PITTSFIELD — The Massachusetts House appears set to vote next week on a proposal to allow residents to seek driver’s licenses without being required to demonstrate legal immigration status.
A spokesperson for House Speaker Ron Mariano, D-Quincy, indicated Thursday that the House plans to vote on the bill next week, adding that Mariano is working to ensure the votes necessary to override a potential veto from Gov. Charlie Baker.
That is big news, state Rep. Tricia Farley-Bouvier, D-Pittsfield, said in a Friday interview. Farley-Bouvier, a lead sponsor of the Work and Family Mobility Act, first introduced a version of the proposal in 2013 as “an act relative to safe driving.”
“This is a significant step forward in the process,” she said. “To be really honest, there’s still a lot of work. I feel confident, but we just have to keep the goal focused on making sure that at the end of the day, all drivers in Massachusetts are going to be trained, licensed and insured.”
Massachusetts requires residents to show proof of a Social Security number to apply for a license, leaving an estimated 200,000 undocumented immigrants unable to get licensed. Undocumented immigrants then are forced to choose between driving unlicensed and losing a key source of transportation.
The left-leaning Massachusetts Budget and Policy Center calculated in a March 2020 report that 41,000 to 78,000 drivers would be licensed within the first three years of implementation.
In Berkshire County, a lack of public transportation options means that undocumented immigrants must drive to get to work, health care appointments or even the grocery store.
“If someone walks into our offices, the first question is whether there is any way to legalize status, and the second question is driving,” said Emma Lezberg, a caseworker for the Berkshire Immigrant Center.
Licensing more drivers, supporters say, would improve road safety for all drivers while opening opportunities to undocumented immigrants. The bill has support from organized labor and the Massachusetts AFL-CIO, in addition to some law enforcement officials.
The Massachusetts Major Cities Chiefs of Police Association has supported the bill, although the Massachusetts Chiefs of Police Association has not taken a position.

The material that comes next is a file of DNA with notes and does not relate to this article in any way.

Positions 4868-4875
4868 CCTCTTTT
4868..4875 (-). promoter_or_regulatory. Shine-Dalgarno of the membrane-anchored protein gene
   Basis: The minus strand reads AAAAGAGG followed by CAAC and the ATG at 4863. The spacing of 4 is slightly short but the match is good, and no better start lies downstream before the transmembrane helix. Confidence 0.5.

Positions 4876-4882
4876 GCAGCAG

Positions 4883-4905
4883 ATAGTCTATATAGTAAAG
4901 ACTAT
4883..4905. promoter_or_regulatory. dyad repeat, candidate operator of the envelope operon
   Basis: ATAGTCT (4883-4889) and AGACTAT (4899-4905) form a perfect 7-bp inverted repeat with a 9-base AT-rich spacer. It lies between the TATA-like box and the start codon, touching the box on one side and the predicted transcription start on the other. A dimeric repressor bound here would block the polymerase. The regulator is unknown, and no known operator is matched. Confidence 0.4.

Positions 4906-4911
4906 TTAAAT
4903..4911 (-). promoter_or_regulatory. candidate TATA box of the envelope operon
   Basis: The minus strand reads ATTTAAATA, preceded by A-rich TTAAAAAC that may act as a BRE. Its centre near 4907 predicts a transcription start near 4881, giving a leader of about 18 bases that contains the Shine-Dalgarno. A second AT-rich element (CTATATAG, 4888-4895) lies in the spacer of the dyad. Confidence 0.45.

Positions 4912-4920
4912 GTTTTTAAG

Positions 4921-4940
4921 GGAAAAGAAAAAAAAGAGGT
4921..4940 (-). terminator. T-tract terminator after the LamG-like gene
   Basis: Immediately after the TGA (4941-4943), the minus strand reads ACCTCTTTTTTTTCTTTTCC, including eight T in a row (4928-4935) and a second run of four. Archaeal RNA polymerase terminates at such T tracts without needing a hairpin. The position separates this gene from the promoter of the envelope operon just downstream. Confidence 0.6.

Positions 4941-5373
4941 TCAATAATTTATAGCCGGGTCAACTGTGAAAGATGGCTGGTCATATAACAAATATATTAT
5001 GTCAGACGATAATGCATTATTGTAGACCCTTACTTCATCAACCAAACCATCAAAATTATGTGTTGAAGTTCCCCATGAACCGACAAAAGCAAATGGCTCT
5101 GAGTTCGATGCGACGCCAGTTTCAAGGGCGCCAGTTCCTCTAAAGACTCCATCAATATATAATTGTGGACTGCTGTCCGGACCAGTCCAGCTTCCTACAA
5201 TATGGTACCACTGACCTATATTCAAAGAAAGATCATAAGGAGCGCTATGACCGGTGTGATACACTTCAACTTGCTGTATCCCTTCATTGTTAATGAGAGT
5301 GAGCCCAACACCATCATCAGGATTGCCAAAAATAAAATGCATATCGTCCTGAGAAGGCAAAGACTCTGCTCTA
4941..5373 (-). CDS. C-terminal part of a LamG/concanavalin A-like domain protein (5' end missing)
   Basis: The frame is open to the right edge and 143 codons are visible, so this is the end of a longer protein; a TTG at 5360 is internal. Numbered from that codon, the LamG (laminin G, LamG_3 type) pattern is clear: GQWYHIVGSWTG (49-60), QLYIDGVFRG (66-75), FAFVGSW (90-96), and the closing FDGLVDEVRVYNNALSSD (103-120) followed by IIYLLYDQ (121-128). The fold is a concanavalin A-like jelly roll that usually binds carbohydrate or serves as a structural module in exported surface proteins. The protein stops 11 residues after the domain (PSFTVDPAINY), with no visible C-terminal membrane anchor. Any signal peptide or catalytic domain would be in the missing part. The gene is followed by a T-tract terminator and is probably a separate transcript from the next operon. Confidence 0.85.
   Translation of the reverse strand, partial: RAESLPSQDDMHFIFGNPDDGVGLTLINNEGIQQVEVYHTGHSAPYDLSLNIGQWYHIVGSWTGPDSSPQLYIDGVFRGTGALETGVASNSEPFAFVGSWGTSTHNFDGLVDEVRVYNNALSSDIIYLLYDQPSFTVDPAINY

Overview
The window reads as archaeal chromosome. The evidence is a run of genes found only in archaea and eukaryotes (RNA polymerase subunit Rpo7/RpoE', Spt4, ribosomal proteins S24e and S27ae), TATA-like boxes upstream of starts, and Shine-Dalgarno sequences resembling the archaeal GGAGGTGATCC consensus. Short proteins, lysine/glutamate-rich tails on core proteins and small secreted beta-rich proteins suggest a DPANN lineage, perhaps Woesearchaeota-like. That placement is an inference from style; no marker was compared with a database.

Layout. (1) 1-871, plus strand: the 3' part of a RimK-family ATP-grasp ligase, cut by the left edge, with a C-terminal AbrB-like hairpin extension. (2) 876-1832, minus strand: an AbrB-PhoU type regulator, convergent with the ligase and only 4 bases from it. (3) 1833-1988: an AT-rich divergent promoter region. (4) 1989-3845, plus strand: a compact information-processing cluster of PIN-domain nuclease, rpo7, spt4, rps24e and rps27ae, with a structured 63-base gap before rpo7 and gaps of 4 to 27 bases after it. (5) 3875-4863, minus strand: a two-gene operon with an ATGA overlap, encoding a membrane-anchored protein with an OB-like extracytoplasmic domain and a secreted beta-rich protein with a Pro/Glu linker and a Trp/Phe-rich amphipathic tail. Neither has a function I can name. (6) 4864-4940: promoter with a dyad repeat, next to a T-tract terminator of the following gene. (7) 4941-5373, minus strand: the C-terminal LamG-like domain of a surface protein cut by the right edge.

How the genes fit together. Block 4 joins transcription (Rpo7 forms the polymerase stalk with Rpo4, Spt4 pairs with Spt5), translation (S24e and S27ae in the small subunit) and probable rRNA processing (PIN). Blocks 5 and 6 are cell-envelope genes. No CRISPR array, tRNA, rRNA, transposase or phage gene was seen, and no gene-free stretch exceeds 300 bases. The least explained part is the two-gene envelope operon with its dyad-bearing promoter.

Of the 160 members of the House, 84 have indicated their support as co-sponsors. Among the 40 Senate members, 22 have co-sponsored the bill. All state lawmakers from Berkshire County have signed on as co-sponsors.
To become law, the bill would need to pass the House and the Senate, where President Karen Spilka, D-Ashland, has voiced support for the proposal. Baker would need to sign a finalized version that the branches send him, or at least 107 representatives and 27 senators would need to override a veto.
Baker previously has expressed concerns with verifying that undocumented immigrants “are who they say they are.”
“Governor Baker supports existing laws in Massachusetts, enacted on a bipartisan basis, that ensure Massachusetts’ compliance with federal REAL ID requirements and enable those who demonstrate lawful presence in the United States to obtain a license,” Baker spokesperson Terry MacCormack said Thursday.
Pointing to revisions in the bill concerning documentation requirements, Farley-Bouvier said she believes that the redrafted version of the House bill “addresses all of the governor’s concerns.”
“‘Undocumented’ is a term,” Farley-Bouvier said. “It doesn’t mean that they don’t have documents. It means they don’t have federal status. I think we have addressed those concerns in this bill, and I think the governor will be pleased.”
The bill would require residents to provide at least two valid and unexpired documents to obtain a license. One must be a foreign passport or a consular identification document, and the other must be a driver’s license from another U.S. state or territory, a birth certificate, a foreign national identification card, a foreign driver’s license or a Massachusetts marriage certificate or divorce decree.
Sixteen U.S. states and Puerto Rico already allow residents to obtain a license without demonstrating legal immigration status.
“Years ago, we might’ve been the first state,” Farley-Bouvier said. “Now, we’re going to be the 17th state.”
Pittsfield Police Chief Michael Wynn said he supported the proposal shortly after he became chief.
“The backlash and the responses I got from across the country were kind of concerning,” Wynn said. “There are still strong feelings on both sides out there.”
Wynn expects safety to increase as more drivers pass road tests, although the main benefit is that “from an urban police department perspective, it simplifies the roadside encounter,” he said.
“The reality is, we know undocumented immigrants are driving, and as it exists now, sometimes they’re driving with a wide variety of documents that we do not know the validity of,” Wynn said. “So, that makes it very complicated. In many cases, they are written in the language of the country of origin, which makes it difficult.
“The big safety thing from a law enforcement point of view is, it shortens the duration and lessens the tension during a stop,” he added. “And anything that simplifies the roadside encounter is good for the driver and good for the officer.”